To save Jewish culture, American Jews turned to summer camp
Sadie Leiman is heading into her final summer at Camp Kalsman, on 300 acres in Washington state. She's 16 and started going to this camp as a toddler while her mom worked there. And she's looking forward to seeing friends and being on her own. But most of all, Leiman's looking forward to Shabbat – welcoming the Sabbath every Friday night.
"When you're at home, if you don't have, like, I don't know, 400 siblings – which most people don't – Shabbat is a very private thing," laughs Leiman. But at Camp Kalsman, she says, "it's so many people just dancing and singing and it's beautiful and it's spiritual and it's Jewish. It's just so fun."
For American Jews who are often used to being in a cultural minority, having that immersive experience can be life-changing. Which was kind of the reason this all started. In the wake of World War II, when European Jewry had been decimated and American Jews were moving from all-Jewish enclaves to more integrated suburbs, American Jewish leaders worried that their culture might not have a future. And so they turned to summer camps.
Sandra Fox, a visiting assistant professor at New York University, chronicled the mid-century expansion of these camps in her recent book The Jews of Summer: Summer Camp and Jewish Culture in Postwar America.
Fox says Jewish summer camps initially started in the 20th century with progressive reformers in the Northeast looking to take city kids out in nature, and to Americanize immigrants.
But Fox says the big boom happened after World War II:
"Jews, like many other white Americans in particular, return home from the war. And they receive benefits for veterans of World War II that kind of catapult them into the middle class after decades of building towards that. And in that new middle class milieu, Jews are moving to American suburbs."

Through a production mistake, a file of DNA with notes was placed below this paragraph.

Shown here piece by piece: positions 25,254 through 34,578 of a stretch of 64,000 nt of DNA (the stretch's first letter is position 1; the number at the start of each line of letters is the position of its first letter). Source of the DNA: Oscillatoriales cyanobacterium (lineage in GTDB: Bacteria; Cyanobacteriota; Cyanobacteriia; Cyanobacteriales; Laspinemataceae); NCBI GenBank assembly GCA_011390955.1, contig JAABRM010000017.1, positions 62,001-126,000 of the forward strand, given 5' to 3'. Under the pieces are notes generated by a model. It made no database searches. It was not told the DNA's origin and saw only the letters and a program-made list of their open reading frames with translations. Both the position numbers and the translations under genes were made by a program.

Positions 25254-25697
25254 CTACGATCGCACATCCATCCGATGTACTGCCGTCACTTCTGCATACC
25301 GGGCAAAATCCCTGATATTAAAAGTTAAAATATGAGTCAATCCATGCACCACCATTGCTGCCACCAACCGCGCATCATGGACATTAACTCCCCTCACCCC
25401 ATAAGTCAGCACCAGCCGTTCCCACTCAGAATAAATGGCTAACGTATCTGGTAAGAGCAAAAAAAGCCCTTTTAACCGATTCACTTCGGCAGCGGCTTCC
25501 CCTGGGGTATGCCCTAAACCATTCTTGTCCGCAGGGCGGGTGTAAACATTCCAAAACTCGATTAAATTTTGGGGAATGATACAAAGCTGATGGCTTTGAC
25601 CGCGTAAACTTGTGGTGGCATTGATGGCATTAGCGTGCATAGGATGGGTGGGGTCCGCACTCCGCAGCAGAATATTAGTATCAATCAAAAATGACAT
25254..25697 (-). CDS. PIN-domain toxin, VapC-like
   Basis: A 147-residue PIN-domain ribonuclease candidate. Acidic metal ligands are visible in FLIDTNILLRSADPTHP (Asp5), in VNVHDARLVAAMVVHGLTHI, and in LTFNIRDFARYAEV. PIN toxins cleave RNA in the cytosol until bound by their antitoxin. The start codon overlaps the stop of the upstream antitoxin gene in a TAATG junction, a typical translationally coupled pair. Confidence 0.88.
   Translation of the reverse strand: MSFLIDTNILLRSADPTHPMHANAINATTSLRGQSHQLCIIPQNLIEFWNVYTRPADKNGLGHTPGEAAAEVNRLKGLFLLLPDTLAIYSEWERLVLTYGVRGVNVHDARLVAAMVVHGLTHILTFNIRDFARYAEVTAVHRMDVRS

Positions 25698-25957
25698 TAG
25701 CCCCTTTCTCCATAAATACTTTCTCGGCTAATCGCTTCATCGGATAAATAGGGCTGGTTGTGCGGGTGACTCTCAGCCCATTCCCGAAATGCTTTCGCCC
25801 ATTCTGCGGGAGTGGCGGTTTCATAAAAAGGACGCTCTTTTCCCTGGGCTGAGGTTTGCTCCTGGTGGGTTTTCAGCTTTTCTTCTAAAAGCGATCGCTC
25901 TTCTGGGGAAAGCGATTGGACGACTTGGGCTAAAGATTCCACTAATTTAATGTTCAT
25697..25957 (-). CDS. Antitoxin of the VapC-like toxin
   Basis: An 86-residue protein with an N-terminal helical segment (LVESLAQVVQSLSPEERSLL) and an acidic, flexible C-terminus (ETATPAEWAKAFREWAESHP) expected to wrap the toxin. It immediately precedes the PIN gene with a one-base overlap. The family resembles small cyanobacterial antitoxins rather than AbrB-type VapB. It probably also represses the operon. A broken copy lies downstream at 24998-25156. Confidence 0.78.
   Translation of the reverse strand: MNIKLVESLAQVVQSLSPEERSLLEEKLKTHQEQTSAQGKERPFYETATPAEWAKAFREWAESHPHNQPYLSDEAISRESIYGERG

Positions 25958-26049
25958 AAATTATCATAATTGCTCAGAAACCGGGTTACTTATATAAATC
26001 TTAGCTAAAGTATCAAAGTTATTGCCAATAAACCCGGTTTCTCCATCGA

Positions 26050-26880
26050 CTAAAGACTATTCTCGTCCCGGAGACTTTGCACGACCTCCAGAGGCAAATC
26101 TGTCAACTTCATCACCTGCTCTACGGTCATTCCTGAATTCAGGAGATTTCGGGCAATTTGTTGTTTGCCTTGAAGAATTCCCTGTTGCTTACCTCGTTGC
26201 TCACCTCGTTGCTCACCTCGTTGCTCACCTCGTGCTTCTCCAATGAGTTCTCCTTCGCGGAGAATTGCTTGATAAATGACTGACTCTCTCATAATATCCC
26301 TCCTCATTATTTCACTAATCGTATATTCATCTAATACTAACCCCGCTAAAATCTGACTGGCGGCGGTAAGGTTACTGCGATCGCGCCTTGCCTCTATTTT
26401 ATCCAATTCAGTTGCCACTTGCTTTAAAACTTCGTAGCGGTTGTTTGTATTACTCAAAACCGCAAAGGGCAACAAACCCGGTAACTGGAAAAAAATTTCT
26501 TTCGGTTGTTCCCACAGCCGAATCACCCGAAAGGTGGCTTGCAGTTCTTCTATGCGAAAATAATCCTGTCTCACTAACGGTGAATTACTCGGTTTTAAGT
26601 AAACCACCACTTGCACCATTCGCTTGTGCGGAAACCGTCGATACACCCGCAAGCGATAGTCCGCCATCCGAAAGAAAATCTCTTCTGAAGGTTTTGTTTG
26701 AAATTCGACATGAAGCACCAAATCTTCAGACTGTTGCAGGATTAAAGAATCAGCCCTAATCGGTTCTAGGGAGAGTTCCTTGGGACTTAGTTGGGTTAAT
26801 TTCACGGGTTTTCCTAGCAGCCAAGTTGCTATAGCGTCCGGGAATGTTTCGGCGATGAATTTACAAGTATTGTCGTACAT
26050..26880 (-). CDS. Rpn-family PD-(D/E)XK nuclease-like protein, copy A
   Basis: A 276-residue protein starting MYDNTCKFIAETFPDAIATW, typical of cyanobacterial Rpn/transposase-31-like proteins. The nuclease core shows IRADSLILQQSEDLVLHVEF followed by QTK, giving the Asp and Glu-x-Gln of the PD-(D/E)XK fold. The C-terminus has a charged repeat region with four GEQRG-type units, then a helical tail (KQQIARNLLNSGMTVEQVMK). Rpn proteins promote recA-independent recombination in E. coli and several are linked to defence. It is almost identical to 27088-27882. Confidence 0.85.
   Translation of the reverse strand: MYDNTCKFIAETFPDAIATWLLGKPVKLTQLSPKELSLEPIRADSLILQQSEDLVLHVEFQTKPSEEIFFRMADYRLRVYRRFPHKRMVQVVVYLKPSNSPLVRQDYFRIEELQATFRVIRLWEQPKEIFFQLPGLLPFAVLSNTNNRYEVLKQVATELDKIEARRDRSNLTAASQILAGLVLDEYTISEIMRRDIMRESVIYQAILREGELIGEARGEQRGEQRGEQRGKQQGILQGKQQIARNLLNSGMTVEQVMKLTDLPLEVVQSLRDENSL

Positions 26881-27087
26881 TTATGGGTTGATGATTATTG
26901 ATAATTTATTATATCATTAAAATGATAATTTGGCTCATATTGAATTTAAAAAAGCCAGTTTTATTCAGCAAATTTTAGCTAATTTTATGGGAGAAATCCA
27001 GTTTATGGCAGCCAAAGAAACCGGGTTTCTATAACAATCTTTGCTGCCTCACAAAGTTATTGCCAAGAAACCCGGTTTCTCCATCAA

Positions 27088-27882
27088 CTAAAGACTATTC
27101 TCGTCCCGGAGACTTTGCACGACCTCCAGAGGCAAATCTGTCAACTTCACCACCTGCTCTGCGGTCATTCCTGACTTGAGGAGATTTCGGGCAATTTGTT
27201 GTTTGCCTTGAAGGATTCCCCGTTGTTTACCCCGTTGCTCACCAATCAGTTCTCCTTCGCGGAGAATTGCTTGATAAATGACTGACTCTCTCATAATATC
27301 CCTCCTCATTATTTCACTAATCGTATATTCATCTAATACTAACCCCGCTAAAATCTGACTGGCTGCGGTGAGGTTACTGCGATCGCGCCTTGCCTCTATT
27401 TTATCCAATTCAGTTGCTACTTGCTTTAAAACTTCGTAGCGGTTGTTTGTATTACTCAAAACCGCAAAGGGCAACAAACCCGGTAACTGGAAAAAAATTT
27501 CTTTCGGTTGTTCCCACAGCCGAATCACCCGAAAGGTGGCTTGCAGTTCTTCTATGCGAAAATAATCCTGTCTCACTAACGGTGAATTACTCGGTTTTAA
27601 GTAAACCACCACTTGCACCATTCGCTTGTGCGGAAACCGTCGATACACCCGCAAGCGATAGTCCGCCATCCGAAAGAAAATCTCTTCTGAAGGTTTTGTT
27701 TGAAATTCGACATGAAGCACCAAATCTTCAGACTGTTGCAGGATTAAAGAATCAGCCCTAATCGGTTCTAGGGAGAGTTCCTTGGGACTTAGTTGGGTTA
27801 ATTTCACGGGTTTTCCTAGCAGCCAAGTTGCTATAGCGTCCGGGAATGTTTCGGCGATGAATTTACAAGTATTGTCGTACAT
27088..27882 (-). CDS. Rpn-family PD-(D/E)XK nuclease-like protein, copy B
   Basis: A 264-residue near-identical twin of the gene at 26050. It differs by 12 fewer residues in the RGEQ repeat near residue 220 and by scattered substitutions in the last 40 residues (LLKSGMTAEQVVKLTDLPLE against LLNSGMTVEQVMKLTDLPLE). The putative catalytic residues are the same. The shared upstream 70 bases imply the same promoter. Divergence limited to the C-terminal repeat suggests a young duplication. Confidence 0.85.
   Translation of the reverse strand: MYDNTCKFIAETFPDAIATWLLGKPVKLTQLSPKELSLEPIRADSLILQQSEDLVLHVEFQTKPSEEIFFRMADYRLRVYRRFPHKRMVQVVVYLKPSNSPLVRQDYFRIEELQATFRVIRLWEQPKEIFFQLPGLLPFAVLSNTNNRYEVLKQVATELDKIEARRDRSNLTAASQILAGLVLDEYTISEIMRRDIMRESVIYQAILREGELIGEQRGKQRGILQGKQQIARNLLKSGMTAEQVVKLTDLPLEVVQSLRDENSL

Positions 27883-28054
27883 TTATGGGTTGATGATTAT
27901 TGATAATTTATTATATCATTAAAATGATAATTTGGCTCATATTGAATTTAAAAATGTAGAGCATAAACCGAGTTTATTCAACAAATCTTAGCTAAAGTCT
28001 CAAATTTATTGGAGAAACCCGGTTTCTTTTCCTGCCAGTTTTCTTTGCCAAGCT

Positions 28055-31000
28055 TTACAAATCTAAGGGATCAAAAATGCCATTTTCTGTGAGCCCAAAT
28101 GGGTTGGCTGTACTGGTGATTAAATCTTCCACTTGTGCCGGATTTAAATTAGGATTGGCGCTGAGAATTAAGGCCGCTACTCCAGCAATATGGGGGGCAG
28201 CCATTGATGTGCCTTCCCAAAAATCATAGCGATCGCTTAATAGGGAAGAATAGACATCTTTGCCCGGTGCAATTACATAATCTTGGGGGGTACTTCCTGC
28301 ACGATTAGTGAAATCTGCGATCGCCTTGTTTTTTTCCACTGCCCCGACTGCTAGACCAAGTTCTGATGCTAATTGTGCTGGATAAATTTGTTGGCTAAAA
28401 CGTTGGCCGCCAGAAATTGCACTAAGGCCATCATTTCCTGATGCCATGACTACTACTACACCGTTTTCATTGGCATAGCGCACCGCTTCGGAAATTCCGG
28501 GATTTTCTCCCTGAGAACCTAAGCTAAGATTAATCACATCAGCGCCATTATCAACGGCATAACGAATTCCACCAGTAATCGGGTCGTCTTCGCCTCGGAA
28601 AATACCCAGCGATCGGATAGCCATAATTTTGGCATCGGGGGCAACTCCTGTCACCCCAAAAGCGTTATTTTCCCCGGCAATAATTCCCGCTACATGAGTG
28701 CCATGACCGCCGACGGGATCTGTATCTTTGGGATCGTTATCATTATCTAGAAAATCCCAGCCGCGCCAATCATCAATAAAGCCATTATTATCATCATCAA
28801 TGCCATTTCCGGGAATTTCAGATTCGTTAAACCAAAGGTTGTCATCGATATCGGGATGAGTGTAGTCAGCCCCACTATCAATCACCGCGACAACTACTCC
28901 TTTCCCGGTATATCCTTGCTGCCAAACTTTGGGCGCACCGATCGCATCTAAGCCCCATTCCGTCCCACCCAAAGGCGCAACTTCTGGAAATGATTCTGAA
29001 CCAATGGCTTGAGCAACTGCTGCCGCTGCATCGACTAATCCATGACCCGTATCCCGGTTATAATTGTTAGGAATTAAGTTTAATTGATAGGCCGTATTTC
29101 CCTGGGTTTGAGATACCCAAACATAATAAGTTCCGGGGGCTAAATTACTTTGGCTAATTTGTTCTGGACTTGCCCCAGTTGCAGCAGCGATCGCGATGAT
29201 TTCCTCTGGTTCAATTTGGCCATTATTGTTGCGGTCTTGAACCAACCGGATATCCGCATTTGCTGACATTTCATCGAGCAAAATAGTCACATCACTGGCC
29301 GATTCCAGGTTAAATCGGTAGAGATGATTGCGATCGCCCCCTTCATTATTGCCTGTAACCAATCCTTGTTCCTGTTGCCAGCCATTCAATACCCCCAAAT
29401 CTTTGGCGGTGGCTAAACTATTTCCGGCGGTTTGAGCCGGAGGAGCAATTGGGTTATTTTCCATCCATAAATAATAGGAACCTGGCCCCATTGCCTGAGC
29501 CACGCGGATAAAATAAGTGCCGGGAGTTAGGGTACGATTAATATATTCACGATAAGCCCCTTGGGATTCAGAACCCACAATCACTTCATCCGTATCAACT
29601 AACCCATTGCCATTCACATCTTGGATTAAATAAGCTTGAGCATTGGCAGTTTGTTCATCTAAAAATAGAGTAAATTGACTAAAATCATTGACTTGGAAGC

But Fox says that as American Jews enjoyed this comfort and assimilation, there was a concern about what would happen to the Jewish traditions that had been maintained without much conscious effort in more segregated neighborhoods. And, she adds, there was another obvious reason that Jews were afraid for Jewish culture.
"The Holocaust had just happened," Fox explains. "And so in the shadow of the Holocaust, American Jews were incredibly anxious about the future of Jewish culture and Judaism as a religion and Jewish summer camps came to be seen as solutions to all kinds of communal ills, but in particular, the problem of assimilation."
Summer camps became a way to hold onto and rebuild Jewish heritage. But in attempting to maintain Jewish traditions, these camps created a whole new form of it. One huge component was embracing Israel and its founding as a source of pride.
"The idea was basically that Israel was something that could inspire American Jewish kids more than looking towards the Jewish past of oppression and violence in Europe," observes Fox.
Bunk names and activities were tied to stories from Israel's founding. Talent shows, like this 1963 "hootenanny" from Camp Massad in the Poconos, featured Hebrew versions of popular songs.
As air travel became more affordable, Fox notes that camps began bringing actual young Israelis, many of them just off their army service, to serve as counselors (and role models) for the young American campers, an exchange that continues to this day.